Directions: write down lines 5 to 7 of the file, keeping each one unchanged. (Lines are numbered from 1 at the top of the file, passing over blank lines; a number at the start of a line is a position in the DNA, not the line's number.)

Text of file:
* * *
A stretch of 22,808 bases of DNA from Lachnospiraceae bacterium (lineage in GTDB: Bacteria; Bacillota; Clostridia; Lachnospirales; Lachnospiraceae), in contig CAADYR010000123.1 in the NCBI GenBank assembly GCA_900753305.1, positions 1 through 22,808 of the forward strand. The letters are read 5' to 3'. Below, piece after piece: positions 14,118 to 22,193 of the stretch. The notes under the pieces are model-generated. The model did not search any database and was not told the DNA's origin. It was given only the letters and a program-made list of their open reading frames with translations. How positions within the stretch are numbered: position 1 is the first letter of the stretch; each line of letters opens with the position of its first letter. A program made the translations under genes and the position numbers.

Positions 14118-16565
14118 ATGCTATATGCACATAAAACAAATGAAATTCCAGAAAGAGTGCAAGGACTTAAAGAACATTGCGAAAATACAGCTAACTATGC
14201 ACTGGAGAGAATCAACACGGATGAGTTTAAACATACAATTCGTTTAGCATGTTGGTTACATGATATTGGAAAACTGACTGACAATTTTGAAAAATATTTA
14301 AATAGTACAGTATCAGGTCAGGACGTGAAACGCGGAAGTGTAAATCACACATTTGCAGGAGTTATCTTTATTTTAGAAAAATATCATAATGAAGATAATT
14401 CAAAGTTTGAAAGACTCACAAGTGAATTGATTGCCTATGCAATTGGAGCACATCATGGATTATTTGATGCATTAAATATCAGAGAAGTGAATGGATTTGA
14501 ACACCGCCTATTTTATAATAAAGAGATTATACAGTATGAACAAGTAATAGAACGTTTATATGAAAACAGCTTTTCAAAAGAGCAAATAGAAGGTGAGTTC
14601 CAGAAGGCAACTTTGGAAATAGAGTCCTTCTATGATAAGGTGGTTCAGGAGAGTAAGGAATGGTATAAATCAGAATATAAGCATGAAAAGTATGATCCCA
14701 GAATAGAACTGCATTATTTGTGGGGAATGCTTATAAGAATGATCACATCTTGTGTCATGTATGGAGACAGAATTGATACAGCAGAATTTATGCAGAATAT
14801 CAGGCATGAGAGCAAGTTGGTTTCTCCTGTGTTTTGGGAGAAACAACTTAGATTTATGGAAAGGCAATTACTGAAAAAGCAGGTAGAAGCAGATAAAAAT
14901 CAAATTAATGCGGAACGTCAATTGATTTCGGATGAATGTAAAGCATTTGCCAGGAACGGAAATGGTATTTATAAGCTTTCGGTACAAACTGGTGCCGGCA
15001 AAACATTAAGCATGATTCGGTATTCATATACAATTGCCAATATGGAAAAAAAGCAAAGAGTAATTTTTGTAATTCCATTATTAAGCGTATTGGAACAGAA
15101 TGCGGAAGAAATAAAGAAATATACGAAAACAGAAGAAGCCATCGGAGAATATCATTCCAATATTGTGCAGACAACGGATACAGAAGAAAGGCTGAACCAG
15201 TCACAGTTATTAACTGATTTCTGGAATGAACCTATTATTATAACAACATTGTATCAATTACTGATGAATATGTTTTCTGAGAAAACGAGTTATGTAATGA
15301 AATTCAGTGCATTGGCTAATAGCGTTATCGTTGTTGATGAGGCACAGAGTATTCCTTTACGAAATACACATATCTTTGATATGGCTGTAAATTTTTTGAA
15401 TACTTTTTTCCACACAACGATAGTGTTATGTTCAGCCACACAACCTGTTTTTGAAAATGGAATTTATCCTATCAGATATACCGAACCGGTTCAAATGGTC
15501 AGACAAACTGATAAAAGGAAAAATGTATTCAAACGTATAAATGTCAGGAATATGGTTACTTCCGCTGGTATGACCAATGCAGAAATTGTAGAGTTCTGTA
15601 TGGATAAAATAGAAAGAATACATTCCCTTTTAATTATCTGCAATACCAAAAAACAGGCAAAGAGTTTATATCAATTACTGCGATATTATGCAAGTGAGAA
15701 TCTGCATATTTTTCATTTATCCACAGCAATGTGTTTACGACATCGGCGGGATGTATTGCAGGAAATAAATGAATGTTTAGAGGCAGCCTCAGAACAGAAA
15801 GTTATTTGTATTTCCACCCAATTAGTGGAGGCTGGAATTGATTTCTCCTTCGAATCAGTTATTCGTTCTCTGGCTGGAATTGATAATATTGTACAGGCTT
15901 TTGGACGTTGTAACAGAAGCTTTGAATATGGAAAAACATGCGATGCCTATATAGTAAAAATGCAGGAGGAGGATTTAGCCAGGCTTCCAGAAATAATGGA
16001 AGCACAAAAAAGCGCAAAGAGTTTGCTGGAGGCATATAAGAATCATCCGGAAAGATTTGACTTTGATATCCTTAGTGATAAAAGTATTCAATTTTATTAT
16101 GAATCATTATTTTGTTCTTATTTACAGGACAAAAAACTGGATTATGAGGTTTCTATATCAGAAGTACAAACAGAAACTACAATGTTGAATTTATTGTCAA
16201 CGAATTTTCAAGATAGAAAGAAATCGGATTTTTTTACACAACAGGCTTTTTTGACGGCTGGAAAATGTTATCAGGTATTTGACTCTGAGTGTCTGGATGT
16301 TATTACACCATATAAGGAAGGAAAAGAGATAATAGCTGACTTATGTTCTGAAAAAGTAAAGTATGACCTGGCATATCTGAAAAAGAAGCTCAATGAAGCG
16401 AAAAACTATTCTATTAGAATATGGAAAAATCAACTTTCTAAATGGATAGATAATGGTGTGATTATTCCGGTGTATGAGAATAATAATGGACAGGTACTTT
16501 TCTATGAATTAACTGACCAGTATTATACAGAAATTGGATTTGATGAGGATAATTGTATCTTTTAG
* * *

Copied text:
14301 AATAGTACAGTATCAGGTCAGGACGTGAAACGCGGAAGTGTAAATCACACATTTGCAGGAGTTATCTTTATTTTAGAAAAATATCATAATGAAGATAATT
14401 CAAAGTTTGAAAGACTCACAAGTGAATTGATTGCCTATGCAATTGGAGCACATCATGGATTATTTGATGCATTAAATATCAGAGAAGTGAATGGATTTGA
14501 ACACCGCCTATTTTATAATAAAGAGATTATACAGTATGAACAAGTAATAGAACGTTTATATGAAAACAGCTTTTCAAAAGAGCAAATAGAAGGTGAGTTC